Meanwhile, it said merging health and social care was a “priority” in order to enable more joined-up, integrated patient management.


Readers' comments (56)

  • I am not sure what a 'moot' is - but bring back the nursing tutors onto the wards!

    Bring back La Vocation!

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  • The SEN role was abused in the past as they were often used as staff nurses but on a lower salary. They had no career pathway beyond their SEN level. Health care assistants can now prepare for pre-registration course by taking NVQ level 3. Nurse education does not take place in a university lecture theatre alone, there is a 50% practice requirement. It is worrying that a prospective MP/heath spokesperson is ignorant of the developments which have made career opportunities a reality for previously disadvantaged staff & is ignorant of the process of nurse education. This statement panders to & attempts to reinforce the prejudices which the general public may have of nursing. But that's the UKIP way.

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  • “home grown talent”

    Not like those home grown RNs and HCAs eh? Or do they mean something more sinister by "home grown"?

    Along with this nugget: "In addition, she said that under UKIP control nurse managers would be “responsible for ward cleanliness, the efficient operation of their wards, and oversight of nurse training on their wards”, are they not responsible for that at the moment???

    This statement has more holes than a broken tea strainer.

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  • HCSW

    Good idea. There is a need for a sensible use of bands 3 and 4.

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  • Probably the most sensible pledge by UKIP ever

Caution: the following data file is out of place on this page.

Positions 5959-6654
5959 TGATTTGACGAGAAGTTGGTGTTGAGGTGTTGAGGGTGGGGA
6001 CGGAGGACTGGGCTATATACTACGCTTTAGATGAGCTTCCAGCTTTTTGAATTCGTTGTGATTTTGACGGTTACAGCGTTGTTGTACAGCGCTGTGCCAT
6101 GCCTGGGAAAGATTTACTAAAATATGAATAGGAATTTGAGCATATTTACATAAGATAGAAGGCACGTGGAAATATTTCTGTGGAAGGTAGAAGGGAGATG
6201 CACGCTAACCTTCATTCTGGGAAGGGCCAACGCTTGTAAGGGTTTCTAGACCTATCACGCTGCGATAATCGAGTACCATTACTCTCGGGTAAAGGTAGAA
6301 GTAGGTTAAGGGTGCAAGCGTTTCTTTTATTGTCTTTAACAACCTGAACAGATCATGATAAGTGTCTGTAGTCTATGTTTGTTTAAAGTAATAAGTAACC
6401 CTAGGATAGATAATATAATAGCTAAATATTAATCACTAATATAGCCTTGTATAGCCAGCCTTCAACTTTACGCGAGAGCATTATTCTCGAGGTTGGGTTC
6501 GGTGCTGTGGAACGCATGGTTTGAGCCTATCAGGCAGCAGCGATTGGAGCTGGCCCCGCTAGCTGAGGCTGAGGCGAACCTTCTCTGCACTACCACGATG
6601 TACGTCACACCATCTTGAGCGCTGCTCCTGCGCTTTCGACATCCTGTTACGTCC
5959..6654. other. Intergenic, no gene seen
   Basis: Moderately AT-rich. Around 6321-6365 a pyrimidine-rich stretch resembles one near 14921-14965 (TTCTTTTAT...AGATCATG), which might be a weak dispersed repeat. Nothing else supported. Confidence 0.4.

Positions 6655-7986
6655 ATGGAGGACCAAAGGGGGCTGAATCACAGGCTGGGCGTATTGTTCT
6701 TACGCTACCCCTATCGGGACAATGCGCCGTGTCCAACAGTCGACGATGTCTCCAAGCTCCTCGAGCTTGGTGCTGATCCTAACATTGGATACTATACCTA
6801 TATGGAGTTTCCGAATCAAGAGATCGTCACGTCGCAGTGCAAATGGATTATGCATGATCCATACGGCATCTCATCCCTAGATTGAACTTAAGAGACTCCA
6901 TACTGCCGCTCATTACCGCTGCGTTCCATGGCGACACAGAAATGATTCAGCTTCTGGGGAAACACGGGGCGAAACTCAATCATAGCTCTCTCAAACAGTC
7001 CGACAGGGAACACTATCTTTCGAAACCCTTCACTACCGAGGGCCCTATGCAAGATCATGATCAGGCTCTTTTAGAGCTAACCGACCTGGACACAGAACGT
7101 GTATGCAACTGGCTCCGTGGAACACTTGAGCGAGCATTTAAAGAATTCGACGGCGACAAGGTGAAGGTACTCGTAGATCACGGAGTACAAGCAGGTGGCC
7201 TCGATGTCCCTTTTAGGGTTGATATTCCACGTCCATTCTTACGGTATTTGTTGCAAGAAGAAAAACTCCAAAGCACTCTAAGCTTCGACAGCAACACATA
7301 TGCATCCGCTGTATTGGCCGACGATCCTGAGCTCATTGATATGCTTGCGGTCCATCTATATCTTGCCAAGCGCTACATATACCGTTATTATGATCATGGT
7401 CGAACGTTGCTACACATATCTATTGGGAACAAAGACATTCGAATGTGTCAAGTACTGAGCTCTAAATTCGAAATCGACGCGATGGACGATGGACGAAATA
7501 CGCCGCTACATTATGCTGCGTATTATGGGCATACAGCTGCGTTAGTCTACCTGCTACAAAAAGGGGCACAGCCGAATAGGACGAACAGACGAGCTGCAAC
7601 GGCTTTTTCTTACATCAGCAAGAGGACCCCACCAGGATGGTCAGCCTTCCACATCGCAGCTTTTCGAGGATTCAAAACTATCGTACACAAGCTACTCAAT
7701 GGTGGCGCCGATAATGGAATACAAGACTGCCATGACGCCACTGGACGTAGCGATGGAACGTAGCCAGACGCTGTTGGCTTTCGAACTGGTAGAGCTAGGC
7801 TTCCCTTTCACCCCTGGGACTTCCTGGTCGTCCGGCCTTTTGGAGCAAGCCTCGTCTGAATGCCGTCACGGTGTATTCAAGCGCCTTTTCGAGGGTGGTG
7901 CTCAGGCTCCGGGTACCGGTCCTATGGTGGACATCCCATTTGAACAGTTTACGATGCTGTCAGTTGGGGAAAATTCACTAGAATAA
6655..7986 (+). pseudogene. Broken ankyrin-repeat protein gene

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  • As a second year student nurse on the degree program I do not agree. Our course is still 50% practice, therefore we spend 50% of our time out there on the wards. Some things need to be taught in a classroom, such as important policies and legislation that arise due to the poor nursing care this article talks about, which came about before nursing became graduate only...

    A&P is also best taught in the classroom.

    Yes practice is very important, and while this is where I learn the most about nursing the classroom builds some foundations.

    Let's not also forget the doors that are opening to nurses due to them being graduates.

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  • The most stunning abuses were certainly when nursing was well along the path to graduate only....
    I despise UKIP - but this is a reasonable bit of thinking. SENs would be useful and they allowed lots of less academically gifted staff to do a practical job that they loved. And they were bloody excellent care givers.

    I think many students would be stunned if they realised how out of date so many lecturers are. It shames the NMC that people who never touch patients are allowed to register merely by dint of spouting poor lectures to young people.

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  • anon above

    will re validation change that for the lecturers - probably reliant on who they know!!!!! - which makes a nonsense of it for all the rest of the hard working and honest nursing population.

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  • wow! if only it was sooner there is one trust in the midlands that has got rid their H C S W (BAND 3) to cut back on 400 jobs and save money and the was a lot that was on the high scale very experienced and was active on all skill which has left wards ruined as they was very important people so how is it going to work as a lot of these people have 26 years experience and more in all aspects of care I hope D G O H foundation trust are looking at this matter

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  • There is no need to reintroduce SENs. It is perfectly possible for trusts already to employ Band 4s with foundation degrees to deliver protocol-based care. My former trust did this in learning disabilities and mental health services. Band 3 HCAs with NVQ Level 3 studied for the foundation degrees part-time, with one day a week at the local university.